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School Library Journal Reviews 2006 July

Gr 1-3 -Ruby Lu takes her role as Smile Buddy to her deaf cousin, Flying Duck, so seriously that her work suffers, dooming the second grader to a vacation marred by summer school and a repeat of last year's swimming lessons. She is also dealing with the ups and downs of her relationship with her sometimes-best-friend, Emma. In the first two chapters, Ruby Lu's feelings about her cousin's arrival from China fluctuate from loving to disliking to accepting. Simple sentence structure, clear but varied word choice, and attention-grabbing transitions create a smooth chapter book that is suitable for early and reluctant readers. Black-and-white cartoon drawings add emotion, characterization, and humor, showing, for example, the exaggerated water-safety gear that the feuding Ruby Lu and Emma wear in the waist-deep pool before learning to swim. Pleased with accomplishing all 7 goals on her 12-step summer plan, Ruby Lu realizes too late that she has forgotten her summer reading, leaving readers anticipating another book fresh with third-grade misadventures. With exuberant impulsivity yet earnest introspection, Ruby Lu invites readers into a contemporary world that honors differences while ultimately celebrating universal moments of childhood-friendship, school, and self-realization.-Julie R. Ranelli, Kent Island Branch Library, Stevensville, MD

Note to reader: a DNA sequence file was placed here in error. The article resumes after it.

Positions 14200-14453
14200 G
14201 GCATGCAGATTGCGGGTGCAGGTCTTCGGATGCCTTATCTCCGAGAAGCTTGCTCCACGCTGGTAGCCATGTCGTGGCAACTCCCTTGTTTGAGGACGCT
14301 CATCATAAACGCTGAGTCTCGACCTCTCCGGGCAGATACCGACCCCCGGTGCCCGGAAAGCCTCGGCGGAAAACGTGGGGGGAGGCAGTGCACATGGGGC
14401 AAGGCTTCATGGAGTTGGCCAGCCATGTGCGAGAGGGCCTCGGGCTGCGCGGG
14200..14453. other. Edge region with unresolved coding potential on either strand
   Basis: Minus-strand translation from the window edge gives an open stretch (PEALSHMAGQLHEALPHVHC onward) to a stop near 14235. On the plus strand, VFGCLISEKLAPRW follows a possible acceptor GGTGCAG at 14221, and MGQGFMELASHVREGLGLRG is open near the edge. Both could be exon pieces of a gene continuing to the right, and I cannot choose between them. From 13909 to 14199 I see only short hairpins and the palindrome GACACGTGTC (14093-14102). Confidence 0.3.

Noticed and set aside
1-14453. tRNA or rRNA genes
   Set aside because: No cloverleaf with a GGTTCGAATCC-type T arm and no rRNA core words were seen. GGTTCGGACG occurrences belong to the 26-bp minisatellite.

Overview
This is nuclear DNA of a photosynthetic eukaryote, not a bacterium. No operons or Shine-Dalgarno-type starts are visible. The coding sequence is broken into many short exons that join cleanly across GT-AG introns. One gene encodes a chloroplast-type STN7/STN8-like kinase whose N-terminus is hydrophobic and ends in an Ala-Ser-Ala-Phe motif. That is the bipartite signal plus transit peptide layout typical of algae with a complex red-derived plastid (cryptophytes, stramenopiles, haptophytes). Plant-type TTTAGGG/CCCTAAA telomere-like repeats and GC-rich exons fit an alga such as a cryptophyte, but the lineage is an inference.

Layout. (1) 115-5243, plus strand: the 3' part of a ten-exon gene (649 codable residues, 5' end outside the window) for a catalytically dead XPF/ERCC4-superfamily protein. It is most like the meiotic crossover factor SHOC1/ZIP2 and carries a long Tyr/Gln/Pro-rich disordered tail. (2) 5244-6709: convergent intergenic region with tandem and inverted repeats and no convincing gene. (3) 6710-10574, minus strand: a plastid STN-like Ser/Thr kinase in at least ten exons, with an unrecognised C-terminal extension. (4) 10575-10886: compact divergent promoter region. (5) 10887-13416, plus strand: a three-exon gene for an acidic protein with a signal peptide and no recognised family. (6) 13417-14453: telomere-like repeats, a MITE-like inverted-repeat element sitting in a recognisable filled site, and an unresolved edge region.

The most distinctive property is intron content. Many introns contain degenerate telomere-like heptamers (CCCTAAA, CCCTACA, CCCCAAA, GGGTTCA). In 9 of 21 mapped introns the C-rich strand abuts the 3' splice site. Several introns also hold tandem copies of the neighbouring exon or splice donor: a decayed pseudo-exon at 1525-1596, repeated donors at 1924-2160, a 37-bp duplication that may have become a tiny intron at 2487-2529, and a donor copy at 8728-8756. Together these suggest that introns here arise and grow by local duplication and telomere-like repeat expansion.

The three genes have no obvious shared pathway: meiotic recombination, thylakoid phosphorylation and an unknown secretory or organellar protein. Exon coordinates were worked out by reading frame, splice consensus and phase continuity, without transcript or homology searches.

[Page 80]. Copyright 2006 Reed Business Information.